Peggy Batternberg, the 20-year-old narrator of this outstanding thriller set in 1911 from Bilyeau (The Blue), chafes against the societal restrictions on women of her class, who are expected to have no ambition but to marry well. She has managed to carve out some distance from her elitist family by working in a Manhattan bookshop, until her younger sister, Lydia, begs her to spend the summer with the entire clan at the Oriental Hotel, a once-grand oceanfront resort on Coney Island, to please Lydia’s wealthy fiancé. Peggy resists, until she learns that Lydia’s marriage would save the Batternberg family from financial ruin. Peggy goes along, only to find herself in pursuit of a serial killer and in love with the police department’s prime suspect. Bilyeau populates her story with achingly believable, realistically flawed characters. Peggy is naive and far from perfect, but her heart is in the right place, and one can’t help feeling for her predicament. This fascinating portrait of the end of the Gilded Age deserves a wide audience.

Dreamland is available for pre-order as an ebook or paperback with Amazon, and as a paperback with Barnes & Noble and IndieBound. Prices are nice and low :)

Click here for U.S. purchases:
Barnes & Noble

For links in UK, Canada and Australia, go here.

Saturday, October 26, 2019

The Mob, Little Italy, and Me...

I'm pleased to join the contributors roster for the website CrimeReads, which is part of lithub and does a tremendous job covering crime fiction and nonfiction.

My first story is about two writers who've made fine careers out of writing books on "the Mob": Anthony DeStefano and Nicholas Pileggi. In Pileggi's case, two of his books have been turned into Martin Scorsese films: Goodfellas and Casino.

In telling their story, I also wrote about the Mafia itself and its connection to Little Italy. Honestly, this is something I've been interested in for years. My feature opens at the San Gennaro Festival, which attracts many thousands of people to Mulberry Street every autumn. Sharing a photo I took of the parade here:

The Mulberry Street parade, with the band wearing the colors of Italy

My story begins....

It was the second week of September, but a cool, fitful rain spattered those who’d turned out for the opening of the annual San Gennaro Festival in New York, a stretch of days beloved of sausage-and-peppers food vendors and cannoli-eating contestants. It was the 93rd annual celebration of the feast, and there was no question that, despite the weather, the stately parade would make its way down Mulberry. A quartet of men pushed down the street the tablecloth-covered wheeled bureau which supported the statue of the martyred patron saint of Naples, followed by a marching band wearing green, white, and red, the colors of the Italian flag.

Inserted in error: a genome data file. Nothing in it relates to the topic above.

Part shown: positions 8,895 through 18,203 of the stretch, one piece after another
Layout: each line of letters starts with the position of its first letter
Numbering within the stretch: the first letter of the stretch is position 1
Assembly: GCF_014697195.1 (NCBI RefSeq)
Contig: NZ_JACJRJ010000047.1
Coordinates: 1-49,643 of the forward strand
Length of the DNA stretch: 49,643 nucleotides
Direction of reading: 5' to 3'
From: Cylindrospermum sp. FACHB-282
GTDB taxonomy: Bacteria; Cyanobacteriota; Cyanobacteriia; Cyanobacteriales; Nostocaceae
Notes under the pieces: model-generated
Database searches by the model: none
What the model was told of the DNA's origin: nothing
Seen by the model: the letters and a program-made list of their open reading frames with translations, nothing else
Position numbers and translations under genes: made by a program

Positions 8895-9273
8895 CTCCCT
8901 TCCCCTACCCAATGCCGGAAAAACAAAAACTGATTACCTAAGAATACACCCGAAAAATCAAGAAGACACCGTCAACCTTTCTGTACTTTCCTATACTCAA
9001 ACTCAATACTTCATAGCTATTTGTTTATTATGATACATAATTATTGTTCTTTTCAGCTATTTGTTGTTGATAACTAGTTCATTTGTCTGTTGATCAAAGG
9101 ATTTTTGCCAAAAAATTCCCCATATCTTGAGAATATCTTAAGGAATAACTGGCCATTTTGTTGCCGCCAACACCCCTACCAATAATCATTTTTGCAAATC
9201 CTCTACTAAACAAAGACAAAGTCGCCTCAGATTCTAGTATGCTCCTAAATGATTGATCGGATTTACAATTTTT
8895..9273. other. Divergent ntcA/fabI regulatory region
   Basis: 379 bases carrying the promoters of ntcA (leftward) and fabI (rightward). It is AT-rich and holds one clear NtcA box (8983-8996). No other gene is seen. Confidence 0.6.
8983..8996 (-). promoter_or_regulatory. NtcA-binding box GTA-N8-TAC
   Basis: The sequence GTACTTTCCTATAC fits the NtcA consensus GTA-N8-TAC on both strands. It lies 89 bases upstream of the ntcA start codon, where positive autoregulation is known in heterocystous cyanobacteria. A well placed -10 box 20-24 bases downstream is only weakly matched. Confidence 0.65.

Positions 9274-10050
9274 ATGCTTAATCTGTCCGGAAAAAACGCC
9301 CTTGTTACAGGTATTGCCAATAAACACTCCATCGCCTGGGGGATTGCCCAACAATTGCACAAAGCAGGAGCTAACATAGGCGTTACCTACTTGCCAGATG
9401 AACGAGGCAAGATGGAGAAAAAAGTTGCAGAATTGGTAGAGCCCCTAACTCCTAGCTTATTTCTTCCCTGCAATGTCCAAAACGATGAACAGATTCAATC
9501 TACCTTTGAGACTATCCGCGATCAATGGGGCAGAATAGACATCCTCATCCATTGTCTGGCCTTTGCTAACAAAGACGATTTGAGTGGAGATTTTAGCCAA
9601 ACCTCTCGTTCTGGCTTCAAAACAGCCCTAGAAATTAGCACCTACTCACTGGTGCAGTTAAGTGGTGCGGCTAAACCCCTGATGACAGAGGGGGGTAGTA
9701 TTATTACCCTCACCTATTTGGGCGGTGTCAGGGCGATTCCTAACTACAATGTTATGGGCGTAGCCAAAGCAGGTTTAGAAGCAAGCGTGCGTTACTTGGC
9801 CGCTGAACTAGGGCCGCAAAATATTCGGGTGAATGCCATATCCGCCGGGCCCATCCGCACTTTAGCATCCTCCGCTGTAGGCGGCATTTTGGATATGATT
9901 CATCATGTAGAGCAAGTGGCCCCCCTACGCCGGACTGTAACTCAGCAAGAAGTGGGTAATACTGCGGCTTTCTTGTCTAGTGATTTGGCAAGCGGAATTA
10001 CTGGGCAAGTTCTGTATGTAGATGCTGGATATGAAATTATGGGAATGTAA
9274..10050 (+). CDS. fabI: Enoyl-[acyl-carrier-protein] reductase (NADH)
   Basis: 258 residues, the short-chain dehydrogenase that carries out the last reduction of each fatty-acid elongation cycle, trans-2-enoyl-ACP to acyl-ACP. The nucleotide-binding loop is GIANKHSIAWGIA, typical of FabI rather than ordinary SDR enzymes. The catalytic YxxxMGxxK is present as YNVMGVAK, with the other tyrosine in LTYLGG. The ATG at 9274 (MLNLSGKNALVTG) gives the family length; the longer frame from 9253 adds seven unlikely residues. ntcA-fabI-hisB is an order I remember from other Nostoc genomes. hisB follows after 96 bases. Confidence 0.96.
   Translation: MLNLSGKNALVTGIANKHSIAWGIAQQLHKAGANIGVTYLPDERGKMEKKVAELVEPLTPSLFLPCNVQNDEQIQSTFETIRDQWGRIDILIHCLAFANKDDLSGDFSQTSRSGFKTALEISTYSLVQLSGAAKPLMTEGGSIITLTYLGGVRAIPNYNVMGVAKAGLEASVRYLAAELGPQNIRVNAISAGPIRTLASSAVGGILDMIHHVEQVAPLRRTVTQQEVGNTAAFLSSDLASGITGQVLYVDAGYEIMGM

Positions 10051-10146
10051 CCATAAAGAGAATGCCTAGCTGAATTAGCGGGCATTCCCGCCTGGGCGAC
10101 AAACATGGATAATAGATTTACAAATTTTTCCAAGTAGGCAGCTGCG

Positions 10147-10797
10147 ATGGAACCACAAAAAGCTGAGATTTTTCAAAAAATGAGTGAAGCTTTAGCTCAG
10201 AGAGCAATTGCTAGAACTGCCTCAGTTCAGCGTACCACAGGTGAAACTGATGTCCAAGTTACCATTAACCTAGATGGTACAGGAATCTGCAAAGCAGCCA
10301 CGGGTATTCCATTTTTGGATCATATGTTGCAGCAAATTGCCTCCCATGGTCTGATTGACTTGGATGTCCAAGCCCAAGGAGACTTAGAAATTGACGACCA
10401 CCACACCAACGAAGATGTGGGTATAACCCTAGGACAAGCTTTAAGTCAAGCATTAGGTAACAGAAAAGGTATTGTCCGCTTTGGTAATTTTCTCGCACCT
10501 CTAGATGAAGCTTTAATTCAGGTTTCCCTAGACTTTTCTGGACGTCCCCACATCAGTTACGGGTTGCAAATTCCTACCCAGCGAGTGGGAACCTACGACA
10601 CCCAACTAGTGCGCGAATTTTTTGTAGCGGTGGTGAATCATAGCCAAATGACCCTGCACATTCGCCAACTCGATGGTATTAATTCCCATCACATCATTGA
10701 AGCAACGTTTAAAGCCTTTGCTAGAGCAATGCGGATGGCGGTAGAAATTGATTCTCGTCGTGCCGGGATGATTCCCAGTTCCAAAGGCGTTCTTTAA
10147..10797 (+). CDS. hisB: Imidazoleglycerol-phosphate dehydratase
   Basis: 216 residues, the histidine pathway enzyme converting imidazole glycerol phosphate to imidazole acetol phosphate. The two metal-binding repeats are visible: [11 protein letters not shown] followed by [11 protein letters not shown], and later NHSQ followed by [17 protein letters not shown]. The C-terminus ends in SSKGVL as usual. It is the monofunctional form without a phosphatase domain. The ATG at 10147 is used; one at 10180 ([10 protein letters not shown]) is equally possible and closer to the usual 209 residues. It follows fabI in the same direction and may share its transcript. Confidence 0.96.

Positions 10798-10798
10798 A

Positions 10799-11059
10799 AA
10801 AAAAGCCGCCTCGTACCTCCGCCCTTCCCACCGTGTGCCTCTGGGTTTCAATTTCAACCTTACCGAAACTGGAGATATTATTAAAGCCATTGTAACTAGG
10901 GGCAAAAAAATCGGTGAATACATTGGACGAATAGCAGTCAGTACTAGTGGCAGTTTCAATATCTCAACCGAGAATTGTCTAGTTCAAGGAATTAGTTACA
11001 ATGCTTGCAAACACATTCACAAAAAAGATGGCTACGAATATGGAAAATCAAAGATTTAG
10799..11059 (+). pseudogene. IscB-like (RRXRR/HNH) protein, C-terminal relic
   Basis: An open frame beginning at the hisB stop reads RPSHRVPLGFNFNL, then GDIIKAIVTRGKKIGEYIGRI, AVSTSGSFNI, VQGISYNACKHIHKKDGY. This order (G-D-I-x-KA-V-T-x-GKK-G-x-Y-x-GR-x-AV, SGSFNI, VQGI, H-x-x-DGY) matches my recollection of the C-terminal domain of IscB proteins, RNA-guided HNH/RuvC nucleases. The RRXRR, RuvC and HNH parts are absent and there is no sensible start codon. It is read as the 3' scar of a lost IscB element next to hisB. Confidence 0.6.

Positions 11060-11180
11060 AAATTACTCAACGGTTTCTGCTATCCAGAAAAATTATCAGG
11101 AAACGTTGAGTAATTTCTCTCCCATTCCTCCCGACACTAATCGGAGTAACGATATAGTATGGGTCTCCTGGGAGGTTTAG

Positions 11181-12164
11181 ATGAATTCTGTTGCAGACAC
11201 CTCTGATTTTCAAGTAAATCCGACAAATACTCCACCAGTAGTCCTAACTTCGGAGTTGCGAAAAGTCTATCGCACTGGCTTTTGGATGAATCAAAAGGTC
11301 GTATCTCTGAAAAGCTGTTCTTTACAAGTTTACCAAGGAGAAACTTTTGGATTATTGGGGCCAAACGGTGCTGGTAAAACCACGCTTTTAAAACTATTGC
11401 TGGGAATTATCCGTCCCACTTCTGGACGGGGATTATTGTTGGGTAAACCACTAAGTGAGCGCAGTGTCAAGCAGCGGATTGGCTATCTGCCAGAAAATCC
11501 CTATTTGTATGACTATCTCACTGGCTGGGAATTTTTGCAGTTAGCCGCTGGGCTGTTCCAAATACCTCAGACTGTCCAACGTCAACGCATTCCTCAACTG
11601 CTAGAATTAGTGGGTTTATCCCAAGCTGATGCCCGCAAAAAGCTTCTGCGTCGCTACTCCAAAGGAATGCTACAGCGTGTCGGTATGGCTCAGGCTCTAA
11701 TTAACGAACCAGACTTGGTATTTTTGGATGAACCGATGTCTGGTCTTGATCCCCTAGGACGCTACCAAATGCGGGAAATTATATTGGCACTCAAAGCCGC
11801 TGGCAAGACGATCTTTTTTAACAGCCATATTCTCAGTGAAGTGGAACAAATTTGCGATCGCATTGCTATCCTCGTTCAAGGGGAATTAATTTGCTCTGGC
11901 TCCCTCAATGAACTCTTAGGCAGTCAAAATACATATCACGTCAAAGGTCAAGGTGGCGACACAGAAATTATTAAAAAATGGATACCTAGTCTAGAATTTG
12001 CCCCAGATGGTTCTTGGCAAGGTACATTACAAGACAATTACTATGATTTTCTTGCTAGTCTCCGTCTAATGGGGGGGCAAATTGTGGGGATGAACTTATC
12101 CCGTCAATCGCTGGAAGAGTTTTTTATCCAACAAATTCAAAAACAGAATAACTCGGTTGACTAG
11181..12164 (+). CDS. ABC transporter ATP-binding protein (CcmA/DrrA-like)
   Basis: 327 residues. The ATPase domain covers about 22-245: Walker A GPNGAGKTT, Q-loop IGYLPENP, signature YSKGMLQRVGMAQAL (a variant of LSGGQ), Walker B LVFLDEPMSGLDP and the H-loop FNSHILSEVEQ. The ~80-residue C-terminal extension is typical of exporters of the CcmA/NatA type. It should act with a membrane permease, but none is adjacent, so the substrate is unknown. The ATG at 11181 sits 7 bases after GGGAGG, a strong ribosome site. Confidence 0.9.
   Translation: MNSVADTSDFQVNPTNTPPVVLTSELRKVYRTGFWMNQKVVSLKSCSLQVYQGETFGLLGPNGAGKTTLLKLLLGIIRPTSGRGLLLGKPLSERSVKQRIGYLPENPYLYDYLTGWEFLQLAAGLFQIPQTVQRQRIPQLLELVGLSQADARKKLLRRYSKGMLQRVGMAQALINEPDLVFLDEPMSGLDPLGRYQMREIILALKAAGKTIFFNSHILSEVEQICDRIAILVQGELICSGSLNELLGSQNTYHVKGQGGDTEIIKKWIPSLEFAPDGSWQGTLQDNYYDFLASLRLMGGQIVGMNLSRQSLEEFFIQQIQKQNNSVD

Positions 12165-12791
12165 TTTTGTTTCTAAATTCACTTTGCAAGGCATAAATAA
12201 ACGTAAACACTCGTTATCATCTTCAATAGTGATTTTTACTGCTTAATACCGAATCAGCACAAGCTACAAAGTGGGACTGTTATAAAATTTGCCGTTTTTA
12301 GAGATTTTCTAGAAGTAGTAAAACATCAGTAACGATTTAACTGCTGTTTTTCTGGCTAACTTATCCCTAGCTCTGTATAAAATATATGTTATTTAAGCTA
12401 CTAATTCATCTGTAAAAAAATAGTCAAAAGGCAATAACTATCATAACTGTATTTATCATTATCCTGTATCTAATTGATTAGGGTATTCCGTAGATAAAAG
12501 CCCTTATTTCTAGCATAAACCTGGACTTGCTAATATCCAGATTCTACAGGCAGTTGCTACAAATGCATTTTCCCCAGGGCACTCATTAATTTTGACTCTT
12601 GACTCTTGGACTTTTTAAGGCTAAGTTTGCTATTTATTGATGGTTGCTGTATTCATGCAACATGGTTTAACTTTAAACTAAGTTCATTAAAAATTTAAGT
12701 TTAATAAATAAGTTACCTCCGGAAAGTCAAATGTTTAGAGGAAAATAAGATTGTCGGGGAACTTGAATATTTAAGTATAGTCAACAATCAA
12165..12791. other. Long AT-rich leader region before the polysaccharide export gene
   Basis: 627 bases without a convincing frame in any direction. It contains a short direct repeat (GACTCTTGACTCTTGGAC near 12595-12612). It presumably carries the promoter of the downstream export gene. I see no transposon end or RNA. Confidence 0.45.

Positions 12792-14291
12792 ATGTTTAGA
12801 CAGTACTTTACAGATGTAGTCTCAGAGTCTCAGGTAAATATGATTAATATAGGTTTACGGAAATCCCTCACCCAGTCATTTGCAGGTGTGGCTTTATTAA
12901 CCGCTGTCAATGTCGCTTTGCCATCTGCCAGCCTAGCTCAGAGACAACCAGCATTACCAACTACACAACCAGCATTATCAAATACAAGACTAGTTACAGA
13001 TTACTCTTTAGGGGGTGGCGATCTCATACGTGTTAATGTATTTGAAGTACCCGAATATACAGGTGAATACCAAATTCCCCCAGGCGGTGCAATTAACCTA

Over time, Little Italy has shrunk from 50 densely populated Lower Manhattan blocks to a three-block tourist-saturated radius around Mulberry Street. In a roughly parallel decline, the New York mafia, whose most feared members once plotted elaborate crimes in the neighborhood while meeting for dinner, has lost its grip. The heads of the famed five families died—some of them while in prison—and haven’t been replaced with vigor.

The San Gennaro Festival has figured in some of the most iconic films telling dramatic stories of the mob. Robert De Niro, playing a young Vito Corleone, shoots Don Fanucci, a “black hand” extortionist, during the festival in Godfather II, directed by Francis Ford Coppola in 1974. The festival features in Godfather III too, with another young Corleone, played by Andy Garcia, impersonating a NYPD copy on horseback and dispatching Joey Zaza, played by Joe Montegna. The festival serves as a setting for scenes in Mean Streets, directed by Martin Scorsese. As for television, the Italian American festival appears in everything from CSI: NY to a recent episode of the Showtime series Billions.

The same drizzly September evening as the festival’s opening, the New York mafia was actually the topic of a deeply informed discussion nearby. The talk was held at McNally Jackson on Prince Street, though the neighborhood that the independent bookstore lays claim to on its website is Nolita, not Little Italy. The occasion? A talk with two writers known for their mastery of nonfiction that chronicles the most infamous mobsters of our time: Anthony M. DeStefano, author of the newly published Gotti’s Boys: The Mafia Crew That Killed for John Gotti, and Nicholas Pileggi, author of the acclaimed books Wiseguy (1985) and Casino: Love and Honor in Las Vegas (1995).

To read the CrimeReads article in its entirety, please go here:

Saturday, October 19, 2019

Guest Post By Tudor Novelist Tony Riches

Charles Brandon’s Marriage to Katherine Willoughby